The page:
Northwest Houston is bounded to the north by Spring Creek and the Harris-Montgomery County Line; to the northwest by Tomball, home of the Spring Creek County Historical Museum Complex; to the south by the Sam Houston Tollway; on the east by the Hardy Toll Road corridor and all the west of SH249. It is a large community, but few know of the intriguing historical sites we have right here at home.
Old Town Spring, The Spring Historical Museum and Spring Visitor’s Center sit at the entrance to Old Town Spring at 606 Spring Cypress Road. Go to www.shopspringtexas.com and plan your excursion to shop and take in the local history.
The Klein Historical Foundation is a unique project of the Klein Independent School District that is dedicated to the preservation of local German history and culture and to educate school children and the public about our local roots. This organization supports the Wunderlich Farm Museum at 18218 Theiss Mail Route adjacent to Doerre Intermediate School. The museum is open the last Saturday of each month, except November, December and May. Additionally, the Foundation posts a “Driving Tour of the Klein Community”, a self-guided tour of historical sites, cemeteries and venues. Find this resource at www.kleinisd.net, click on Departments/Foundations and Historical Foundation to find a wealth of local culture and history.
The original inhabitants of North Harris County were Indians of the semi-nomadic tribe of Akokisa (also called Orcoquisac) Indians. They were a small tribe of under a few thousand that roamed in family groups fishing along the coast until winter when they congregated along Spring Creek to hunt deer, bear and buffalo. Northwest Houston was part of Stephen F. Austin’s original land grant and was settled by farmers and ranchers primarily from Great Britain, France and Germany during the early and middle 19th century.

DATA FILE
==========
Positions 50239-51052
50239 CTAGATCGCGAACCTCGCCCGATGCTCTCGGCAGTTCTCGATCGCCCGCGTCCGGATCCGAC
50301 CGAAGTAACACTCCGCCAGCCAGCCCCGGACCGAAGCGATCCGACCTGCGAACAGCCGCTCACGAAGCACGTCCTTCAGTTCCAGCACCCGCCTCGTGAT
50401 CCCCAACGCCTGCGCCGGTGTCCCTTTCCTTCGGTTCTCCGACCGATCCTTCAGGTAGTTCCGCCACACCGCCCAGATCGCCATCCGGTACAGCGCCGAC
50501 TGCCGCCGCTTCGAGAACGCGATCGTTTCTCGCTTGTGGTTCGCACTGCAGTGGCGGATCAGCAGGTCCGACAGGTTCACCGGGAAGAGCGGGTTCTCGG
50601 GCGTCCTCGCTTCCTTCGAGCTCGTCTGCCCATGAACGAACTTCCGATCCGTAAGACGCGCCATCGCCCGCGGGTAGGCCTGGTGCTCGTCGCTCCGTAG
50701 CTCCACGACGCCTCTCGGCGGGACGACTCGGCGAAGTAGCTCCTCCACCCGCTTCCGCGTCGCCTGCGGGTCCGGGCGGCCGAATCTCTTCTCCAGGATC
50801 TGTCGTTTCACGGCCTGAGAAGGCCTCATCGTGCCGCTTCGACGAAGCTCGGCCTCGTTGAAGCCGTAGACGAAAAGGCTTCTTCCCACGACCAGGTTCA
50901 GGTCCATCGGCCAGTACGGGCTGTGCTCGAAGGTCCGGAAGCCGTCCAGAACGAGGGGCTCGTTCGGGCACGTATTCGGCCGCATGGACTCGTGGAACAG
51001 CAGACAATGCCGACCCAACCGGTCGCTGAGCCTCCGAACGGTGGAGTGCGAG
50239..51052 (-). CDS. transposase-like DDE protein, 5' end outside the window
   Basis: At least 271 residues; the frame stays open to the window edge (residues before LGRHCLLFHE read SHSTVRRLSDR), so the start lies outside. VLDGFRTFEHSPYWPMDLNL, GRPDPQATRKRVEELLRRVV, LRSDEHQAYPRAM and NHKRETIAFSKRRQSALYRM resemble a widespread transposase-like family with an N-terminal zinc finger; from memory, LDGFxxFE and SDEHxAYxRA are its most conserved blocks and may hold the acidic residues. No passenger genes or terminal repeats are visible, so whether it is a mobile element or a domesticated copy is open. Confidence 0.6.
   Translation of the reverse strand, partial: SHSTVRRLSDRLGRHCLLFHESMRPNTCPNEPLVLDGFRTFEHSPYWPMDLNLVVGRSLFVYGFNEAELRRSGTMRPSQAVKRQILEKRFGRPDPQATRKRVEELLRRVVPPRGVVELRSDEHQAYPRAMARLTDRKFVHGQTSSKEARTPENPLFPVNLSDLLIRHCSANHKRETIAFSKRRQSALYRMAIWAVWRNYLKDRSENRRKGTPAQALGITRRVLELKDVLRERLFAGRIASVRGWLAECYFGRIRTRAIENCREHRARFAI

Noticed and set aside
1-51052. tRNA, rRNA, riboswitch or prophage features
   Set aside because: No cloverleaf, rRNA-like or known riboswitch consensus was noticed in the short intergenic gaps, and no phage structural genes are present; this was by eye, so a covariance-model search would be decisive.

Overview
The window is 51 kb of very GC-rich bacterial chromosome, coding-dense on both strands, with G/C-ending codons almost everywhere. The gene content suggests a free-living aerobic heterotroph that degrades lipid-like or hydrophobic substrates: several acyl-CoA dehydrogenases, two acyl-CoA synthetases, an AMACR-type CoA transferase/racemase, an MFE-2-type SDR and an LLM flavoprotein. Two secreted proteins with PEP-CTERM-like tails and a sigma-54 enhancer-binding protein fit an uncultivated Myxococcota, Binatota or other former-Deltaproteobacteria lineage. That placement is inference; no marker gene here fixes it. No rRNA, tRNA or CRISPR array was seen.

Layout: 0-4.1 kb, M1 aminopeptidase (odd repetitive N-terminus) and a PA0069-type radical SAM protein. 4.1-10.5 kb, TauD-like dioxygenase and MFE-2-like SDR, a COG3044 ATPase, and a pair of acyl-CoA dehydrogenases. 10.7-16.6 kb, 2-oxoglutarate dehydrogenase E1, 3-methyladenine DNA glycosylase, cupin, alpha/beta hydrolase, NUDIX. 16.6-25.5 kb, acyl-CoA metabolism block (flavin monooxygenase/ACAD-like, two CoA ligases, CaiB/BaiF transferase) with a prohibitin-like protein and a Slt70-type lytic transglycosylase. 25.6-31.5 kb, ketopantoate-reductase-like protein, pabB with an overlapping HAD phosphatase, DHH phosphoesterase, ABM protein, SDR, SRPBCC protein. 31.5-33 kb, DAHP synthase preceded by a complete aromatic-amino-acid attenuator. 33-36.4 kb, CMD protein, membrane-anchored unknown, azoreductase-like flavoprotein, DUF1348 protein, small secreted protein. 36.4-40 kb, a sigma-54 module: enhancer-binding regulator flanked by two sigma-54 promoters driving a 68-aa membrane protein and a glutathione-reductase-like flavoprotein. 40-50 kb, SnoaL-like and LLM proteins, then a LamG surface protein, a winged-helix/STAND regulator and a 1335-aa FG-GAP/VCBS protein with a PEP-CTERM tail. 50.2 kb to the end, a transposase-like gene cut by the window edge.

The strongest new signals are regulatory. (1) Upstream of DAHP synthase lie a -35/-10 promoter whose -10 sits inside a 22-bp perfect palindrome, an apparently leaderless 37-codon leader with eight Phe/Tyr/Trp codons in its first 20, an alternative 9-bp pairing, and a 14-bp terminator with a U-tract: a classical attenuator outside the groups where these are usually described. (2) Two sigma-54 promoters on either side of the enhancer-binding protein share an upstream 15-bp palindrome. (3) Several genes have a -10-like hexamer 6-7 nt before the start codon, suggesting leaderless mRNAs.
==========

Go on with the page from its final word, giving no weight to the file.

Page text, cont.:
Spring Creek and Cypress Creek provided the water to nourish a long pine forest band adjacent to agricultural lands. Land grants and later “first-class headright certificates” were issued to settlers making land ownership possible. With the establishment of the new Texas Republic in 1836, a land office was opened in Houston granting “first-class headright” certificates, a league and a labor of land in the public domain, to a head of a family and a third of a league for a single person. Benjamin Page, George Delesdenier and Daniel Harmon claimed their leagues along Cypress Creek, covering all land from I-45 west to Cutten Road and from FM 1960 to Louetta Road. Many of the present-day roads correspond to the old survey boundaries. The Wimbledon, Oak Creek Village, Terranova, Terranova West, and Bammel Forest subdivisions lie in the Delesdenier survey. Huntwick, Champions and Kleinwood are the Benjamin Page survey. Ponderosa, Westador, Enchanted Oaks and most of Cypresswood are in the original Daniel Harmon survey. Lexington Woods lies in the Howard Decrow survey; Prestonwood Forest in the Lorenzo de Zavala survey; Inverness Forest in the Benjamin Barrow survey; Northampton in the John Brock survey; and Aldine-Westfield, Timberlane and Mercer Arboretum exist in the Ambrose Mays survey.